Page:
The following story appeared in the Fall/Winter 2012 issue of Born Free USA’s magazine, Animal Issues Digest.
“CITES is a disaster, isn’t it?” The question could not have been more blunt and to the point. The journalist was filming me on a steamy summer afternoon in Geneva, Switzerland, outside the meeting room where the Standing Committee to CITES (the Convention on International Trade in Endangered Species of Wild Fauna and Flora) was debating the future of elephant ivory trade, the export of wild-caught gray parrots from Cameroon, and China’s role in the disastrous trade in tiger parts.
“Well …” I replied, choosing my words with care — this was on the record after all — “imagine that CITES didn’t exist. And then someone came along and said, ‘Why don’t we create an international agreement to try and control the trade in wildlife species — plant and animal, live and dead — to try and make sure that human commerce doesn’t drive species to extinction? And why don’t we make it an internationally binding agreement? And why don’t we say that if you break the rules all trade in wildlife products from your country can be suspended? And why don’t we aim to have 90 percent of the countries in the world join …’ If CITES didn’t exist and someone suggested such a treaty, it would never happen.”
But CITES does exist. And it does help control the wildlife trade. And it is binding. And it is supported by an overwhelming majority of the nations of the world.
CITES is not just the best game in town, it’s the only game in town. And with 175 nations having signed the treaty, agreeing to adhere to its regulations about trading in wildlife, it provides a measure of protection to wildlife that wouldn’t otherwise exist. It’s the biggest wildlife treaty in existence and without it countless species would decline further in the wild.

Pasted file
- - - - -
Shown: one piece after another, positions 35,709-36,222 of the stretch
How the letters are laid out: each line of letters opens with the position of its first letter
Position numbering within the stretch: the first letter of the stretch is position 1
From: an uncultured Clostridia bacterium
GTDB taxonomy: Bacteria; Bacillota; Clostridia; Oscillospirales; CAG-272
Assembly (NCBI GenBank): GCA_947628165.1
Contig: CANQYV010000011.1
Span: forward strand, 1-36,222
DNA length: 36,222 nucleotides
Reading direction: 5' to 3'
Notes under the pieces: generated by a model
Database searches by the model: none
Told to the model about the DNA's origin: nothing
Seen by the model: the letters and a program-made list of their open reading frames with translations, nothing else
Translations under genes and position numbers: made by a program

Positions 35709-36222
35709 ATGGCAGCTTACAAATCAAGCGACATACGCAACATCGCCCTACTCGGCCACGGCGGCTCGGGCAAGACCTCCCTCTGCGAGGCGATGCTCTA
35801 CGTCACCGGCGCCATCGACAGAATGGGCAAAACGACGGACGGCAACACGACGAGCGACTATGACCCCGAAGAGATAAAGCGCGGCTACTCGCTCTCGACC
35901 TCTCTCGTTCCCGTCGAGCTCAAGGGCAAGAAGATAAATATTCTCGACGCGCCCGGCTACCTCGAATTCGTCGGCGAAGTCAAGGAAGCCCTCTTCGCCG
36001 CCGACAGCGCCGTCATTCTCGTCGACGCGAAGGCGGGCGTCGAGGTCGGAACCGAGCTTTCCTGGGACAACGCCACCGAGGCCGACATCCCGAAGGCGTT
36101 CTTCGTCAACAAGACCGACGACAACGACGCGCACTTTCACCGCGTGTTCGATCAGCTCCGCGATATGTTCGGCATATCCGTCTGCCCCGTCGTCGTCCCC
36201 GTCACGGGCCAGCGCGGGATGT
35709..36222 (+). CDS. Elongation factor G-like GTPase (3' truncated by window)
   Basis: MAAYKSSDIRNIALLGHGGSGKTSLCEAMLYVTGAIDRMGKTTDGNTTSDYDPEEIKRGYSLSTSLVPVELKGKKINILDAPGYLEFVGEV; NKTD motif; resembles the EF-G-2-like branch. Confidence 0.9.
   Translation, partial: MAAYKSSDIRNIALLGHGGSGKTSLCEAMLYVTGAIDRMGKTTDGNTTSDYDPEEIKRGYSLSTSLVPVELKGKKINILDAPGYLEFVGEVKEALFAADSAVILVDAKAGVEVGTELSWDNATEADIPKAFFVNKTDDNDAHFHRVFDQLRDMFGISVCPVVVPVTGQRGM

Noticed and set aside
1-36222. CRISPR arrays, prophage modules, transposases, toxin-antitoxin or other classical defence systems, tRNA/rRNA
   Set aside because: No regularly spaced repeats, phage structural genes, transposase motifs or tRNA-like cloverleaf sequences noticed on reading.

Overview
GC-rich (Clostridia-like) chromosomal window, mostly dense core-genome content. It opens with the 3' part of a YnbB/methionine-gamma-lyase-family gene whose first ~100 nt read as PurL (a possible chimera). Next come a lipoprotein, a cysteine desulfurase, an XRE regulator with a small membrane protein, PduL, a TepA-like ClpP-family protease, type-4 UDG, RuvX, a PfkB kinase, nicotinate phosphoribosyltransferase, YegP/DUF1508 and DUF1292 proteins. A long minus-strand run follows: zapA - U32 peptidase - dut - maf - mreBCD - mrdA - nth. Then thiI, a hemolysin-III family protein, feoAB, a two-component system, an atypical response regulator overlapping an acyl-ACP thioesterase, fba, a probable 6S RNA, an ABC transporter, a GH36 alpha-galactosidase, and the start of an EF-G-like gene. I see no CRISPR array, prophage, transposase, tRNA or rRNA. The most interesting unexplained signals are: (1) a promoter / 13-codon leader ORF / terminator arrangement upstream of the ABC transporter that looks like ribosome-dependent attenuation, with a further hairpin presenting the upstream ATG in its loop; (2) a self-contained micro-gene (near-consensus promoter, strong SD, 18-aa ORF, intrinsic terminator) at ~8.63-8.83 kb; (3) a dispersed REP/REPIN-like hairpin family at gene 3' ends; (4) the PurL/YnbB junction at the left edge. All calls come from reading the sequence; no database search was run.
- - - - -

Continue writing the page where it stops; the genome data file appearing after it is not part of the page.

CITES plays a major role in ensuring that wildlife is not over-exploited in international trade; and Born Free USA plays a major role in ensuring that CITES works for wildlife.
I have attended every CITES Meeting of the Conference of the Parties since 1989 and my colleague in our Washington, DC, office, Adam Roberts, has attended each one since 1994. Add our Canadian colleague Barry Kent MacKay’s experience and that’s much more than half a century of fighting for wildlife among us. We’re certainly getting old — and fighting in the CITES arena surely ages us more rapidly as the rooms, the hallways, the bars and restaurants are all filled not only with government delegates, but also ruthless ivory traders, whalers, sealers, caviar and tuna dealers, zoo and circus and aquarium industry representatives, exotic pet merchants, and countless others looking to exploit wild animals for profit.
The Parties to CITES will convene again in Bangkok, Thailand next March and the very future of elephants, rhinoceroses, West African manatees, sharks, reptiles, birds and other species will be decided there. Which way the pendulum swings — protection or plunder — depends on the strength and success of the efforts of compassionate conservationists across the globe.
As I’m writing this, on Halloween, The New York Times reports that more than 200 elephant tusks have been seized in Tanzania and notes, “Poaching has become a curse in Tanzania and other sub-Saharan African countries.” The newspaper quotes a senior Tanzanian member of Parliament, Peter Msigwa, who said, “Poaching was out of control in the country, with an average of 30 elephants being slaughtered for their ivory every day.”
It defies logic then that Tanzania is asking CITES to approve weakening protection for its elephant population under CITES; to allow trade in elephant trophies; to allow trade in elephant hides including feet, ears and tails; to allow trade in live elephants; and to allow trade in literally hundreds of thousands of pounds of raw ivory from Tanzania’s government stockpile.
We have learned some valuable lessons from the past half-century of global ivory trade: (1) The ivory trade is a bloody business that leads to the slaughter of individual animals, the decimation of families, and the precipitous decline of wild elephant populations in Africa; (2) Any legal trade in elephant ivory leaves it wide open for poachers and ivory profiteers to kill elephants, launder ivory and profit by this international illegal trade; and (3) Proceeds from the sale of stockpiled ivory are not proven to benefit local communities in Africa or elephant conservation initiatives where it matters most.